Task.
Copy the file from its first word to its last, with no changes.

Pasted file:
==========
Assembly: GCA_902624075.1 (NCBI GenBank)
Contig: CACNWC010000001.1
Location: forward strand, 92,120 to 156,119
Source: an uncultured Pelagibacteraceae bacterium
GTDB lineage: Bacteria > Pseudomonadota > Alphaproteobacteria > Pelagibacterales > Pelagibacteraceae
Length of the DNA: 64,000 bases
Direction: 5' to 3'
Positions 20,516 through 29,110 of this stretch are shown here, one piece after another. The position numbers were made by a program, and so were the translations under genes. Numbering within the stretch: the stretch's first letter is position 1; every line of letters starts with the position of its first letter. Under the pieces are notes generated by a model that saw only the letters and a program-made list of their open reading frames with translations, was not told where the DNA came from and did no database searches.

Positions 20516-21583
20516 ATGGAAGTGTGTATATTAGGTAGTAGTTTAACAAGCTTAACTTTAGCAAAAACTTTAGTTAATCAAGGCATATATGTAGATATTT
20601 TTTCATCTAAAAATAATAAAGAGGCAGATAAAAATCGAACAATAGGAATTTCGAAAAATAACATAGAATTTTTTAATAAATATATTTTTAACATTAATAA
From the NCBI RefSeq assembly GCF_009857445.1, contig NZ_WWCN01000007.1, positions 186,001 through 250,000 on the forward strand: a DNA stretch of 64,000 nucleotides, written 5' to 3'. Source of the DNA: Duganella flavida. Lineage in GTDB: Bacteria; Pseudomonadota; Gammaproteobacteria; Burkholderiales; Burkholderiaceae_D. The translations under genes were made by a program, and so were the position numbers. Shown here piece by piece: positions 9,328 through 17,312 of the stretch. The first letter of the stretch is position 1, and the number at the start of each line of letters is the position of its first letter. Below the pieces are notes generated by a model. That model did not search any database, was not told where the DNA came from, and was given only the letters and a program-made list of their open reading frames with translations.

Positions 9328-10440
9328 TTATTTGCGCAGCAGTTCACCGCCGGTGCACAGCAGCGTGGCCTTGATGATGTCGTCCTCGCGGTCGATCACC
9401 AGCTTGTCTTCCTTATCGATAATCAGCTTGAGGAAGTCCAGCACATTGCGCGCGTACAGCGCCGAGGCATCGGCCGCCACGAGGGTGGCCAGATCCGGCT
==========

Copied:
Assembly: GCA_902624075.1 (NCBI GenBank)
Contig: CACNWC010000001.1
Location: forward strand, 92,120 to 156,119
Source: an uncultured Pelagibacteraceae bacterium
GTDB lineage: Bacteria > Pseudomonadota > Alphaproteobacteria > Pelagibacterales > Pelagibacteraceae
Length of the DNA: 64,000 bases
Direction: 5' to 3'
Positions 20,516 through 29,110 of this stretch are shown here, one piece after another. The position numbers were made by a program, and so were the translations under genes. Numbering within the stretch: the stretch's first letter is position 1; every line of letters starts with the position of its first letter. Under the pieces are notes generated by a model that saw only the letters and a program-made list of their open reading frames with translations, was not told where the DNA came from and did no database searches.

Positions 20516-21583
20516 ATGGAAGTGTGTATATTAGGTAGTAGTTTAACAAGCTTAACTTTAGCAAAAACTTTAGTTAATCAAGGCATATATGTAGATATTT
20601 TTTCATCTAAAAATAATAAAGAGGCAGATAAAAATCGAACAATAGGAATTTCGAAAAATAACATAGAATTTTTTAATAAATATATTTTTAACATTAATAA
From the NCBI RefSeq assembly GCF_009857445.1, contig NZ_WWCN01000007.1, positions 186,001 through 250,000 on the forward strand: a DNA stretch of 64,000 nucleotides, written 5' to 3'. Source of the DNA: Duganella flavida. Lineage in GTDB: Bacteria; Pseudomonadota; Gammaproteobacteria; Burkholderiales; Burkholderiaceae_D. The translations under genes were made by a program, and so were the position numbers. Shown here piece by piece: positions 9,328 through 17,312 of the stretch. The first letter of the stretch is position 1, and the number at the start of each line of letters is the position of its first letter. Below the pieces are notes generated by a model. That model did not search any database, was not told where the DNA came from, and was given only the letters and a program-made list of their open reading frames with translations.

Positions 9328-10440
9328 TTATTTGCGCAGCAGTTCACCGCCGGTGCACAGCAGCGTGGCCTTGATGATGTCGTCCTCGCGGTCGATCACC
9401 AGCTTGTCTTCCTTATCGATAATCAGCTTGAGGAAGTCCAGCACATTGCGCGCGTACAGCGCCGAGGCATCGGCCGCCACGAGGGTGGCCAGATCCGGCT